Blister Beetle

blister beetleQuick Stats

  • Latin Name: Meloidae
  • Size: Measuring 1-2.5 cm in length
  • Color: Various colors ranging from ash gray to black to bright yellow with stripes
  • Shape: Oval-shaped with a soft body
  • Found in: Most common in southern states and around areas where livestock is found. Kentucky, Tennessee, and Mississippi all have several species of Blister Beetles
  • Overview: Blister beetles release a caustic chemical when crushed that can burn human skin. They spend their days inside flowers and are often attracted to lights at night

About Blister Beetles

Blister beetles have long been known for the caustic chemical they release from their joints when crushed, known as cantharidin. While poisonous, cantharidin has been used for decades as a crucial component in “Spanish Fly,” a purported aphrodisiac. People also used it as a treatment for gout, arthritis and other ailments until the poisonous qualities because known by science. Blister Beetles are no longer widely used in western medicine for pharmaceutical purposes.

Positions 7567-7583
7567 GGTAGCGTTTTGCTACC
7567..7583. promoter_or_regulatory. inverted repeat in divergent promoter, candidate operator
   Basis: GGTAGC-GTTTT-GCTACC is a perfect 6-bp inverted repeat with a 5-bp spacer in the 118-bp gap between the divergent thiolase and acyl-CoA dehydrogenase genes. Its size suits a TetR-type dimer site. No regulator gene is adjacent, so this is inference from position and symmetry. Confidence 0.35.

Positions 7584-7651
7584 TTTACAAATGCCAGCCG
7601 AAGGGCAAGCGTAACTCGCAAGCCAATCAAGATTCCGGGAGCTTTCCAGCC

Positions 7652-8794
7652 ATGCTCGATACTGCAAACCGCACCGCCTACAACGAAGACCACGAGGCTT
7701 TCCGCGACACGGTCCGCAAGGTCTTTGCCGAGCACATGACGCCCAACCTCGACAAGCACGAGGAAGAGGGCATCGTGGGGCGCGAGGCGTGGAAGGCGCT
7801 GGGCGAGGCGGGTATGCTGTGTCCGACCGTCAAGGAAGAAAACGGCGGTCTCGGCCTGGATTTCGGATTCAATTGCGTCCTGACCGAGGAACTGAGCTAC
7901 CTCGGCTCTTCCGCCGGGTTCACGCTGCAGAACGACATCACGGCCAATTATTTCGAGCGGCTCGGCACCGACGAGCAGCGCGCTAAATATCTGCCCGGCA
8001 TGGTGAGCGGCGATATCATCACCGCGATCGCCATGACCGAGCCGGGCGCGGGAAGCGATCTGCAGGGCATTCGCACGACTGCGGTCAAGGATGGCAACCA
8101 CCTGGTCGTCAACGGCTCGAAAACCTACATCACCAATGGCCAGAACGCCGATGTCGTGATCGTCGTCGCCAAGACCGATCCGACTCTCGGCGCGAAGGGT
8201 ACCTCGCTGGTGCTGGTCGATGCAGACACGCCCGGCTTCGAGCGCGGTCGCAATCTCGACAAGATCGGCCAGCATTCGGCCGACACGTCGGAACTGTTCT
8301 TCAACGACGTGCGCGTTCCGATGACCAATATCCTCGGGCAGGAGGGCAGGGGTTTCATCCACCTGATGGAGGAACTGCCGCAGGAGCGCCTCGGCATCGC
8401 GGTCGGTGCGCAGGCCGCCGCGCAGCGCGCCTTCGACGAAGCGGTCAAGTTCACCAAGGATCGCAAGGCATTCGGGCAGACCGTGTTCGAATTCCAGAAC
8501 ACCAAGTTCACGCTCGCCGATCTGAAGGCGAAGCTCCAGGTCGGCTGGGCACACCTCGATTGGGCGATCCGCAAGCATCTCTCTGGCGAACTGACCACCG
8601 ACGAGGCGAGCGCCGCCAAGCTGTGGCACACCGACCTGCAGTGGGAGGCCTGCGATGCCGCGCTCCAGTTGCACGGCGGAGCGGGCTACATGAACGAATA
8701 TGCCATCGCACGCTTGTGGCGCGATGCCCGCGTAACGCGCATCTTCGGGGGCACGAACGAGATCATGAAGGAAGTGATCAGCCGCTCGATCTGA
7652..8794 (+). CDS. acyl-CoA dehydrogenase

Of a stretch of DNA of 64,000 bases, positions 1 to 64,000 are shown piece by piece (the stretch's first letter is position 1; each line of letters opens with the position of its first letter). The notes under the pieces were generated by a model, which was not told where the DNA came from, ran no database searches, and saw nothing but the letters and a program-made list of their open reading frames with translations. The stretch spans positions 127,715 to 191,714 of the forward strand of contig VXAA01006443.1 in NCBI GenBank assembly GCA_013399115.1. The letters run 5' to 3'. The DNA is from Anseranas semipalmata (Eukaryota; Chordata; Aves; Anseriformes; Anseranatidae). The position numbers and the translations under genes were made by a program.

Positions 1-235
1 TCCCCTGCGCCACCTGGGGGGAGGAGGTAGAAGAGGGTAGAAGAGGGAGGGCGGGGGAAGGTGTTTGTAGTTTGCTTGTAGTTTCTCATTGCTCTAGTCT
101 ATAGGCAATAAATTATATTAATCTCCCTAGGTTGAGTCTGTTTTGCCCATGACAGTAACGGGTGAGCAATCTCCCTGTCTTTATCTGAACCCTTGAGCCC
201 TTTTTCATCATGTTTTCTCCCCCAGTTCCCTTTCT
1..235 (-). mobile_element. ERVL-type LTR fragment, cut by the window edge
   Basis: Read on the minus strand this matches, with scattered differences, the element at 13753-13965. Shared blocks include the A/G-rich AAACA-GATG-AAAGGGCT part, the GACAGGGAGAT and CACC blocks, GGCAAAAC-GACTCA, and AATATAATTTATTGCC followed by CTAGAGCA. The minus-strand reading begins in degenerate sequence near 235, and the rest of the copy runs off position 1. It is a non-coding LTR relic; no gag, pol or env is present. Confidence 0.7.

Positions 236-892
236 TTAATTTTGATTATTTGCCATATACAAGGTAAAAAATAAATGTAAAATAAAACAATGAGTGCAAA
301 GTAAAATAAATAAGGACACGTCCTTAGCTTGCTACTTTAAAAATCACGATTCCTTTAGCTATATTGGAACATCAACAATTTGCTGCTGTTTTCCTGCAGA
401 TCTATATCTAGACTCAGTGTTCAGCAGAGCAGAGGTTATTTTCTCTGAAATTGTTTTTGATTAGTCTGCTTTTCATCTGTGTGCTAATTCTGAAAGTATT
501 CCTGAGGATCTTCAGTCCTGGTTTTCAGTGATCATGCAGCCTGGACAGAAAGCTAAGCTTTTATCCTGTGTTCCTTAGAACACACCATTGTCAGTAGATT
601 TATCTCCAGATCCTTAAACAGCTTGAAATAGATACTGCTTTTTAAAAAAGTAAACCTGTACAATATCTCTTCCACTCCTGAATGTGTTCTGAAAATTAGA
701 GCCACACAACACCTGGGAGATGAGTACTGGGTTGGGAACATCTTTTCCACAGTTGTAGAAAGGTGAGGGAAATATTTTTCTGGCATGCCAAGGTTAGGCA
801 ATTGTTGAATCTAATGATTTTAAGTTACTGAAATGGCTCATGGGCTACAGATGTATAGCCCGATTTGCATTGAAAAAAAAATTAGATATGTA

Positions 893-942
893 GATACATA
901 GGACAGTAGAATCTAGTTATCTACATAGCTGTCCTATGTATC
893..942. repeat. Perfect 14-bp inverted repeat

On the plus side, Blister beetles don’t typically infest homes. They’re not a real threat to humans but they can be quite dangerous to livestock. When settling inside bales of hay and feed, Blister beetles that become crushed can release toxic poison, sickening or killing the animals that eat it. Horses and cows are most susceptible to these issues.

Preventing Blister Beetles

Because Blister Beetles feed on plants and plant sugars they’re easily spotted on flowers, grasses, and on leaves. Adults lay eggs in protected places such as under rocks then once grown the larvae then leave the nest in search of food. The first sign of a Blister beetle infestation is usually spotting the pests in the daylight while they’re feeding. Because their bite leaves a red, blistering welt on the skin you’ll likely notice if you’ve been bitten. Livestock should be monitored carefully for Blister beetle bites and signs of poisoning which could include diarrhea, vomiting, or bloody urine.

If you suspect you may have a Blister Beetle problem you should contact a pest professional immediately. Because of their poisonous affects, these pests are more than just a nuisance – they can actually be harmful to your health or that of your animals. A quality pest prevention inspection will help determine whether you’ve got a Blister Beetle issue and from there you’ll work to come up with a plan for eradication.

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